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Some Covid Links

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The Canadian Medical Association Journal reports the finding that the risk of dying from Covid-19 is 3.5 times higher than is the risk of dying from the flu [2]. A slice:

We can now say definitively that COVID-19 is much more severe than seasonal influenza [3],” says Dr. Amol Verma, St. Michael’s Hospital, Unity Health Toronto, and the University of Toronto. “Patients admitted to hospital in Ontario with COVID-19 had a 3.5 times greater risk of death, 1.5 times greater use of the ICU, and 1.5 times longer hospital stays than patients admitted with influenza.”

These findings are similar to study results recently reported in France and the United States.

(DBx: Is the level of hysteria over Covid-19, which is vastly more than 3.5 times higher than is the level of concern over the flu, justified? What principles of ethics justify the vast increase in government power and the tyrannical lockdowns given that Covid is 3.5 times more likely to kill than is the flu? What principles of economics justify these over-the-top reactions? Since March we have upended society with unprecedented restrictions on human behavior. The media have frightened us with ‘reports’ of a disease that borders on the existential. Many scientists have allowed – indeed, encouraged – science to become politicized in the name of protecting society from a disease that is 3.5 times more likely to kill than the flu.

Three-and-a-half times more likely to kill than the flu is significant. But humanity’s reaction to Covid is derangedly disproportionate – a fact only strengthened when the age distribution of Covid’s victims is taken into account. Why did so few people stand with stalwarts such as Bryan Caplan and refuse to be stampeded by this madness [4]?)

Alberto Giubilini pushes back against the insulting mantra that “We’re all in this together.” [5] A slice:

COVID-19 did not put us in it together. That slogan is a legacy of the initial uncertainty around the virus. In February-March 2020, we knew very little about it and we thought it was way more dangerous and lethal across all population groups. We now know COVID-19 is a serious threat to the elderly and certain vulnerable groups. But to young people, it is not (that is, if we look at the data, not at individual stories). The mortality rate is estimated [6] to be below 0.1% in the under 40s, to double approximately every eight years, and to rise above 5% in the over 80s. The mortality rate of COVID-19 in children [7] is comparable to that of chickenpox, that is, almost non-existent. “Long-covid” is often invoked to justify restrictions also for the young, but it has a similar pattern [8] to mortality rates: the risk is low for the young and increases with age. This does not mean that COVID-19 is a made up problem or that we should not take it seriously. But it does mean that it is a very serious threat for a limited portion of the population.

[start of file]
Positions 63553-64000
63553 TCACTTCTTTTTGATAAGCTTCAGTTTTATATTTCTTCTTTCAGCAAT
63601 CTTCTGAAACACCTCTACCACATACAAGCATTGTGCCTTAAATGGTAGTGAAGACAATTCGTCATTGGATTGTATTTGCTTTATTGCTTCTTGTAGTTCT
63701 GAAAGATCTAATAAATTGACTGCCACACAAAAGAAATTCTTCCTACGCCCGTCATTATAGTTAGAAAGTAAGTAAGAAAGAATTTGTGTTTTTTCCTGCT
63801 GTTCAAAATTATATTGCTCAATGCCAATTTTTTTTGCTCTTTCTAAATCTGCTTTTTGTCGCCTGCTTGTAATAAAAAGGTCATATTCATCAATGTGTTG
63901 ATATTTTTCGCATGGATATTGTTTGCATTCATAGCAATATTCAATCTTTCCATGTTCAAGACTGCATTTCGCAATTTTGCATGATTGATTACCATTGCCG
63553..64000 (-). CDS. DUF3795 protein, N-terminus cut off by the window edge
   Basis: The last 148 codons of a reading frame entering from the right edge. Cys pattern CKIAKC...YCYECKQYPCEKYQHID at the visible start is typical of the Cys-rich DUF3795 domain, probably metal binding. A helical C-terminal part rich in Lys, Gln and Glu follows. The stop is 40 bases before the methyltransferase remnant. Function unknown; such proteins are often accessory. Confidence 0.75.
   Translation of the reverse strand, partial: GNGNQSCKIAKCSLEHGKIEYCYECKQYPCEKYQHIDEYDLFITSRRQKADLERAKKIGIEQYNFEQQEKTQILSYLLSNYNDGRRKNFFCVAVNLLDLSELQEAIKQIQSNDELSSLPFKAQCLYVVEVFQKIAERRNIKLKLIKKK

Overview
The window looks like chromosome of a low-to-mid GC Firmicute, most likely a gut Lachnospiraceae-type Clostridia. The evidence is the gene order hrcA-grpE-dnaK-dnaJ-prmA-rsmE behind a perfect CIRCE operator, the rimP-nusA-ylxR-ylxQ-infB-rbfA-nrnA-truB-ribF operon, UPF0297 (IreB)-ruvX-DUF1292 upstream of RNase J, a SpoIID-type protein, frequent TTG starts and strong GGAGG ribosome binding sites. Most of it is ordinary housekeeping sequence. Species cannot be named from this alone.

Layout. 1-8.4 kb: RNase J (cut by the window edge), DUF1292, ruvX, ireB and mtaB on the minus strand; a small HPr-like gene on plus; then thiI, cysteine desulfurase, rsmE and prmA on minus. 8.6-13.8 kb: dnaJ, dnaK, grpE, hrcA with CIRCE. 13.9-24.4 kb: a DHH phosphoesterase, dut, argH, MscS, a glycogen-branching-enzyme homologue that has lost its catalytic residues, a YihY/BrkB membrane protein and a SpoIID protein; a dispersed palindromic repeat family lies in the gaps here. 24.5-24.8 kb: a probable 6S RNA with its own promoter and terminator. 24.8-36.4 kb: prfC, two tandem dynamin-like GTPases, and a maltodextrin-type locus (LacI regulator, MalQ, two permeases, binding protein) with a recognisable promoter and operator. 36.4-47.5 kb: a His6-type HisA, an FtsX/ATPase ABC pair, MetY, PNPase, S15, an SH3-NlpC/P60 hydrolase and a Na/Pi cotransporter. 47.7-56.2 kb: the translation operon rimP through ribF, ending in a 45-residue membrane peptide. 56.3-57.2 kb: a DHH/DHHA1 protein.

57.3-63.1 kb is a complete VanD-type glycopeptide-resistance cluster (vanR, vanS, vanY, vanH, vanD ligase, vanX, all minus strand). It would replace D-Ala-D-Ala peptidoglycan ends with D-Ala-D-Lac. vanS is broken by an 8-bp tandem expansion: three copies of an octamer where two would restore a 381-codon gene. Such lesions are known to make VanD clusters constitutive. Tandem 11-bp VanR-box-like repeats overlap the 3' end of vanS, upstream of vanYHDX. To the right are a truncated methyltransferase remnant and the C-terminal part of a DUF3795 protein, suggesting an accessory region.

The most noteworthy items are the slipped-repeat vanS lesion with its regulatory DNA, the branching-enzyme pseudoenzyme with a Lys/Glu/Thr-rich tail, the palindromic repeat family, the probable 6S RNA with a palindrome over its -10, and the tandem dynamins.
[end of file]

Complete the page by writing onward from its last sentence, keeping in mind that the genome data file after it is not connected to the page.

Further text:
So we are not in it together because of the virus. Blaming the virus for the costs imposed by restrictions is wrong, although it is not uncommon. For example, when the BBC asks “How has coronavirus affected mental health [9]?”, it should really be asking how restrictions have affected mental health.

Matt Welch decries the politicized ‘science’ that’s at the root of the CDC’s new school reopening stay-largely-closed-and-unable-to-educate guidelines [10]. Here’s his opening paragraph:

It’s an excellent afternoon to be a treasurer for a private school, or an accelerationist seeking to hollow out public support for the government-run education system.

On the many problems with the CDC’s school-reopening guidelines see also this Washington Post op-ed by Joseph G. Allen and Helen Jenkins [11]. A slice:

The CDC emphasizes hand-washing, which is great, but it overemphasizes cleaning. There isn’t a single documented case of covid-19 transmission through surfaces, so why is the CDC emphasizing things such as cleaning outdoor playground equipment that have no bearing on exposure or risk?

John Tamny asks: “Would You Support the Lockdowns If It Meant Losing Your Own Job?” [12]

It’s been years since I last visited Helen, GA. Time to revisit [13].

If Australia’s response to Covid is accurately described as successful, then I hope never to be a beneficiary of such a successful approach [14].

Lockdowns are sinister [15].

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